There have been Fail Forward conferences, and all sorts of derivatives that have come out of the movement. All of a sudden, it’s okay to talk about our failures—the things we almost got, but didn’t. As a whole, it encourages us to shift our perspectives and learn from the mistakes so we can move forward smarter, faster, better, and stronger. It’s the millennial twist on the age-old phrase: What doesn’t kill you makes you stronger.

Ultimately, a breakup releases us from something that is no longer working, and makes us available for the next best thing—an inevitable part of the journey toward something worthwhile.

So what does it look like in the realm of romantic love? Because in theory, failing forward is possibly the best way to come out of a breakup. So here are a few ideas adapted from business to love—because they just might work:

  1. Our breakups are not our failures, even though it’s not uncommon to feel that way. Don’t “own” the breakup. Sure, breakups are failures, but a relationship failure is not always a personal failure. I know, this is an unconventional way to think about it—after all, breakups are a personal thing, so it’s counter-intuitive to even remove it from our personal list of failures. But just try to throw it away and see how it feels. A breakup is an outcome of an emotional event, and like most emotional matters, it cannot be simply qualified as “failure” through logic, rationality, or arithmetic. The failure of a union is often extremely complex and messy; it’s grey matter. But the good part about hitting rock bottom is that there’s no further down you can go. It’s like death by mine-sweeper. You’ve sacrificed this life, but you’re smarter moving forward, and you’ll be planting those warning flags next time whenever warranted, guaranteed.
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  2. Give up the need for external closure.  Accept that the breakup is the closure, because what else do we really need to know? If we are looking externally for closure to be granted to us, we are putting our worth and power further in the hands of someone who clearly wants nothing to do with us anymore. It doesn’t make sense to want more from someone who refuses to give more. We have this incessant need to trace every detail to the “why,” but chasing something that isn’t going to happen is futile. We can grant ourselves closure by letting go, and detaching ourselves from what is no longer working. By doing so, we save the last bits of our dignity.
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  3. See the bigger picture; things that happen to us, also happen for us. Breakups happen when things are broken. Every relationship changes us, but we don’t ever want to be broken from it, so when we are, it’s actually a good thing for us—to have a bad thing arrested. We are conditioned by the people and things we place into our lives, so if things are going badly, breaking out of that situation is detox—a first and necessary step toward healing. Embrace it as a way to grow, and to continue to become the best versions of ourselves.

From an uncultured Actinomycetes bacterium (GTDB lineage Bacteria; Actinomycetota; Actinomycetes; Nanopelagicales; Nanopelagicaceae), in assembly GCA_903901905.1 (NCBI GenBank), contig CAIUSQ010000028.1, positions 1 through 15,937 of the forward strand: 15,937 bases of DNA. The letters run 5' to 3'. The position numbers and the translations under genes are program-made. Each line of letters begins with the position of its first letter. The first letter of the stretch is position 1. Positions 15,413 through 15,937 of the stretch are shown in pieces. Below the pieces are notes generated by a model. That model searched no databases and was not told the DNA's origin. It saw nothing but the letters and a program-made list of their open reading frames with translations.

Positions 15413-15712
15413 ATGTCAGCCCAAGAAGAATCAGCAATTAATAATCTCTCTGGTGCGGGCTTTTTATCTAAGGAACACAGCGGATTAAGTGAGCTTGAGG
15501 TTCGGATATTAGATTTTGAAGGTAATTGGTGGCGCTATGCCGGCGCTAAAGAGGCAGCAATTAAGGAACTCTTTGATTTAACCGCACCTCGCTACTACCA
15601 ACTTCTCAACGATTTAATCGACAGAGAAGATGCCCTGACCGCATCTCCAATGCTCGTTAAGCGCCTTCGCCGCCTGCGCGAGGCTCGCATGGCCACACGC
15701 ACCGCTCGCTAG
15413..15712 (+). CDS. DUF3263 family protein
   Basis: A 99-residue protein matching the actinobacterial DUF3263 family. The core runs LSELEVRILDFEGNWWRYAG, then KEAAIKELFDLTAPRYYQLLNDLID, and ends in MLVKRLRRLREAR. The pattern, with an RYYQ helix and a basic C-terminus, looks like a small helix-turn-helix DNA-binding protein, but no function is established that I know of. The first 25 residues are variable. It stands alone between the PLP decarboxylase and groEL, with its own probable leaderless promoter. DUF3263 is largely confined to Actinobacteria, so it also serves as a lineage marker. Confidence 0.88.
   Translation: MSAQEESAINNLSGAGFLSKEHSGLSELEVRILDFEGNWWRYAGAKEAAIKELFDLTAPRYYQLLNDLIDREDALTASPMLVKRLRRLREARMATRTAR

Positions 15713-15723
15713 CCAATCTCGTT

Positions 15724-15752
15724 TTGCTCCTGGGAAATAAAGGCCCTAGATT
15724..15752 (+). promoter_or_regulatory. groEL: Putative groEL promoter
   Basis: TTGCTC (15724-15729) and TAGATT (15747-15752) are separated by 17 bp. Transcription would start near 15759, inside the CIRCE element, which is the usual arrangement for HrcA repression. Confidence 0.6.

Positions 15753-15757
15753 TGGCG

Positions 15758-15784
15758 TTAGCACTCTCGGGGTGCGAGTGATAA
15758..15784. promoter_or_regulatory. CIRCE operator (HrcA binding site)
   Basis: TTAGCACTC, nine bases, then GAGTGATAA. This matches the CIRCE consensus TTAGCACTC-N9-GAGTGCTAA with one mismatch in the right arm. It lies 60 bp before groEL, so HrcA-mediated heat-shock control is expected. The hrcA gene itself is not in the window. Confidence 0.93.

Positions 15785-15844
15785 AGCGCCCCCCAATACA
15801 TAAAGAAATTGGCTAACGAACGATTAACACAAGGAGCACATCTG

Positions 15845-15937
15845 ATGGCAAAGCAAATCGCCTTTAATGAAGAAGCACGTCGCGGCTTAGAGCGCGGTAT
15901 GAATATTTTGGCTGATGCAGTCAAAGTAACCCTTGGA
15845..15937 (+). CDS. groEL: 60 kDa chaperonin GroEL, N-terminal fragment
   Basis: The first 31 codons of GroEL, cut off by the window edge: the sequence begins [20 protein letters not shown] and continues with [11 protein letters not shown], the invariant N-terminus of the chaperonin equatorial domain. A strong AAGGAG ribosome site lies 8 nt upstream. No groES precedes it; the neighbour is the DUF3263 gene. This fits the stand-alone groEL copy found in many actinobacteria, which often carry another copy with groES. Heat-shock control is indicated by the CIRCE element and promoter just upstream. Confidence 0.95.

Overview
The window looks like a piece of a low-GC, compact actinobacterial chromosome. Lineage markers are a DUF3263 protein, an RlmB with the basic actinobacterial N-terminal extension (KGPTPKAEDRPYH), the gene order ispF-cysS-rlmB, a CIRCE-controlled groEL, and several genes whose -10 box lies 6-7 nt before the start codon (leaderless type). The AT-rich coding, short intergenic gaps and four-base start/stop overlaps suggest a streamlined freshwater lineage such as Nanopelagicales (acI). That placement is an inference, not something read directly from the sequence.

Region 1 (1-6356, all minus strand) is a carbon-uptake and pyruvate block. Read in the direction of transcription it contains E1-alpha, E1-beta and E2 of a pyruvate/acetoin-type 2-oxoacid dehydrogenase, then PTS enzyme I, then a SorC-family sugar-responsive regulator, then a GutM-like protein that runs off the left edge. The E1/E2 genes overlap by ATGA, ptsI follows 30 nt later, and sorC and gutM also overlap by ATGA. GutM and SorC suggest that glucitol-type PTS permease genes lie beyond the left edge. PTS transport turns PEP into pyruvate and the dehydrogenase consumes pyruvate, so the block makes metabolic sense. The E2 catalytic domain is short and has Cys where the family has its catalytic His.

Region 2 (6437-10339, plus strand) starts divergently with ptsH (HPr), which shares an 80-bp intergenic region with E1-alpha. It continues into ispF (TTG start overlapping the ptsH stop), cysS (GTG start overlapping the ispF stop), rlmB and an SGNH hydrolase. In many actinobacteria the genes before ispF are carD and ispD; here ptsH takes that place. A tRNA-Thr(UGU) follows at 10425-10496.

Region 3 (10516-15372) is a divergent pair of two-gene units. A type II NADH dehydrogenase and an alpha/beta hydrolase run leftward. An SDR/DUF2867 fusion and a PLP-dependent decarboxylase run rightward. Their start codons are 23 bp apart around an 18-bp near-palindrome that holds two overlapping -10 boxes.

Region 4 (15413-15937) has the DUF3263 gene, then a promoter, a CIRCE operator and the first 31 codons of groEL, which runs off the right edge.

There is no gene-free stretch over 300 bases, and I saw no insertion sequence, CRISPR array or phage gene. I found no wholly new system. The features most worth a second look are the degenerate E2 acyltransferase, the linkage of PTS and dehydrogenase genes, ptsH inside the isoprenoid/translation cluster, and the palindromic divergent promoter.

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  4. Call it a “Breakout.” Names and labels are important, because we live in a literal world, and like so many self-help gurus have reminded us, we really are what we think about most of the time. By “correcting” our terminology, we are literally shifting our mindset, and when that shifts—everything changes. A “breakup” is a dead end; it is the death of something. But a “breakout?” When a breakup happens, call it a breakout; just try it. The whole landscape changes, and the path ahead is no longer depressing, but exciting. Because really, life carries on, and sulking through it is not a good look.
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  5. Put yourself first. Crack down on that self-love thing, because now there’s no more distractions. A breakup is a good starting point because we’ve learned where the line is and where our boundaries are—the things we won’t tolerate, and the people we can no longer live with. Take the time to reset and take inventory of where we are—our feelings, our sense of place in this world. A breakup is like an earthquake—the unshakable things remain standing, and those are the things to hold onto.

I wish there were a way to “hack” breakups the way there are “hacks” to almost everything these days, but by definition, this is a hard thing to to overcome. It doesn’t get easier with time, and it strikes in the most vulnerable moments in life—there really is no good feeling that could come out of it. But failures are not fatal, and there is a way forward. Failing Forward is a paradigm-shift concept that has worked for and benefited those who refuse to be struck down by their mistakes. If breakups are to happen, then the stronger option is to choose to breakout of it.

As far as romance is concerned, at the very least, this kind of thinking is worth a try, because every ending is the prelude to something new.

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Author: Xiren Wang

Image: Courtesy of Author; featured image, Flickr/Mateus Lunardi Dutra

Editor: Travis May